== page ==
Spotlighting the power of collaboration as UCT hosts the Worldwide Universities Network

31 May 2024 | Story Lisa Templeton. Photos Lerato Maduna. Read time 6 min.
‘Partnerships are greater than the sum of their parts’ was the theme of the day when UCT hosted members of the Worldwide Universities Network.
‘Partnerships are greater than the sum of their parts’ was the theme of the day when UCT hosted members of the Worldwide Universities Network.

On Monday, 20 May, the University of Cape Town’s (UCT) Hasso Plattner School of Design Thinking Afrika (d-school Afrika) welcomed a high-level delegation of vice-chancellors (VC), provosts, pro vice-chancellors and Worldwide Universities Network (WUN) coordinators from universities across the global network, who’d been invited to detour to UCT while en route to the WUN Annual General Meeting (AGM) at the University of Pretoria.

It was a day to celebrate what Professor Jeff Murugan, UCT’s acting deputy vice-chancellor for Research and Internationalisation, dubbed “small-world networks” and global interconnectedness, and in which the university shared research projects which optimise multilateral partnerships and collaboration with institutions across Africa and the globe.

“There is significant impact when we leverage off one another’s networks. By bringing networks into contact with one another, we expand the scope of what we achieve,” said UCT Vice- Chancellor interim Emeritus Professor Daya Reddy, commenting on the power of strengthening partnerships to drive collective effort, and the opportunity that lay in bilateral research collaboration between universities.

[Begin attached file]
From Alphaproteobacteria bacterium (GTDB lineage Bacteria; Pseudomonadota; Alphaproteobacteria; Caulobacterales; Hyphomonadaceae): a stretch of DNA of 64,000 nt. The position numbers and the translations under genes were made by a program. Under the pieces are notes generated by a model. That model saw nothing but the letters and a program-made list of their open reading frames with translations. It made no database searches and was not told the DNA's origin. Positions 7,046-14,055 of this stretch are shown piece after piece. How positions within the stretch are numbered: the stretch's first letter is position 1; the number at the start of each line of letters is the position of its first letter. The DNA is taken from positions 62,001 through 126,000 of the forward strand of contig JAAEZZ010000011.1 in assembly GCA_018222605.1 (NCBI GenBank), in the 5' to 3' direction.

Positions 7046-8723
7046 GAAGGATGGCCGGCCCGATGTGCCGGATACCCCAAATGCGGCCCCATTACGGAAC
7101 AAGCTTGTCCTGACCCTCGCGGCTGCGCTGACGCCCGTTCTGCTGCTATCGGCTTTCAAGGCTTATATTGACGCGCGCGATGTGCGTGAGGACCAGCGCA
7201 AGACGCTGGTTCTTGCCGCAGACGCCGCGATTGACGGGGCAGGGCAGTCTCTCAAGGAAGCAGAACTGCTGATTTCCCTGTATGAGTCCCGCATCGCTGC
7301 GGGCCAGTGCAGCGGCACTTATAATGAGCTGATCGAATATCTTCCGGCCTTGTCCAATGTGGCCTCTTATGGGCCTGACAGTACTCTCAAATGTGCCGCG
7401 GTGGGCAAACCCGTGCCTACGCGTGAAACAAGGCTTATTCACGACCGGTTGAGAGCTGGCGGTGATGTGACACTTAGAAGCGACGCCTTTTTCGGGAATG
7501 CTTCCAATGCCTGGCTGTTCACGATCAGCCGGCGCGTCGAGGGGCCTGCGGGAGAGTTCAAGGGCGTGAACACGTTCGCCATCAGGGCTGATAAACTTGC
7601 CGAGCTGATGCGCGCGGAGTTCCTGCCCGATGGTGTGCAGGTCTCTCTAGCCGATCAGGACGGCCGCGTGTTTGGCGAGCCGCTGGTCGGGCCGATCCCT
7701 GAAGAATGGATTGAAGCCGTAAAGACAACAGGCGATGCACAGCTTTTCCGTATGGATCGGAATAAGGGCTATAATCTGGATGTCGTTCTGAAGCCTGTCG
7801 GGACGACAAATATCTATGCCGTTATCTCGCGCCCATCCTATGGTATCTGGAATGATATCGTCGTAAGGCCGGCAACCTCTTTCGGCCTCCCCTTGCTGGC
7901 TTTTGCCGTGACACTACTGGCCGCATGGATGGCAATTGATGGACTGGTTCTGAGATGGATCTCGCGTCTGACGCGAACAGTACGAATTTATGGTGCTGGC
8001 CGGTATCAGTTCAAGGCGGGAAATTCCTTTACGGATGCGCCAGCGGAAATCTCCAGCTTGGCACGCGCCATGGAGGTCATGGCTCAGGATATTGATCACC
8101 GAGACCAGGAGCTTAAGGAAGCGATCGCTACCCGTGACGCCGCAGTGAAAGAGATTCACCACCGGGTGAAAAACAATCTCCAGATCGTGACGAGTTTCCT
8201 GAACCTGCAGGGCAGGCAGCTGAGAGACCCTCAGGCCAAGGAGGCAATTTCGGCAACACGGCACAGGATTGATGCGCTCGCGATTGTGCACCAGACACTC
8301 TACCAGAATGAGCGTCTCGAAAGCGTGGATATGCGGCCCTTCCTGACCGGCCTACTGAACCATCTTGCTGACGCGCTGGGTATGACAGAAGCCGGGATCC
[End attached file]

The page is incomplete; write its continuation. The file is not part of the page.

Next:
Highlighting global research challenges in the African context

The theme for the WUN Presidents Forum 2024, which for the first time ran concurrently with the AGM of the African Research Universities Alliance (ARUA), was “Addressing Global Research Challenges in an African Context”.

“At UCT we wholeheartedly support the spirit and overarching goal of the WUN 2024 conference, of illuminating the high-quality research happening on the continent and in strengthening Africa’s position as a global player in contributing to the world’s research,” said Dr Linda Mtwisha, UCT’s executive director for Research.

“We believe in fair and equitable research partnerships and collaborations that leverage on complementary strengths in a way that makes the partnership greater than the sum of its parts.”

The day, which moved between the d-school Afrika and upper campus, served in part to share work being done at UCT, while opening up potential for future collaborations and providing a platform for networking within the WUN delegation.

Presentations by UCT researchers spanned everything from African urban waterways and anthropological impact to resurrection plants and food security. while also covering astrophysics and the importance of the Square Kilometre Array (SKA) as a global observatory, applications of artificial intelligence, and innovative, cost-effective medical solutions from Africa, for Africa. These knowledge-sharing sessions all highlighted, in some way, the value of partnerships across Africa and beyond.

In addition, UCT’s transformative Vision 2030 of “unleashing human potential to create a fair and just society” and plans towards greater sustainability and a greener campus were shared. Delegates were taken on a Heritage Walk from upper campus down to middle campus, noting the ever-shifting landscape of heritage.

From multilateral to bilateral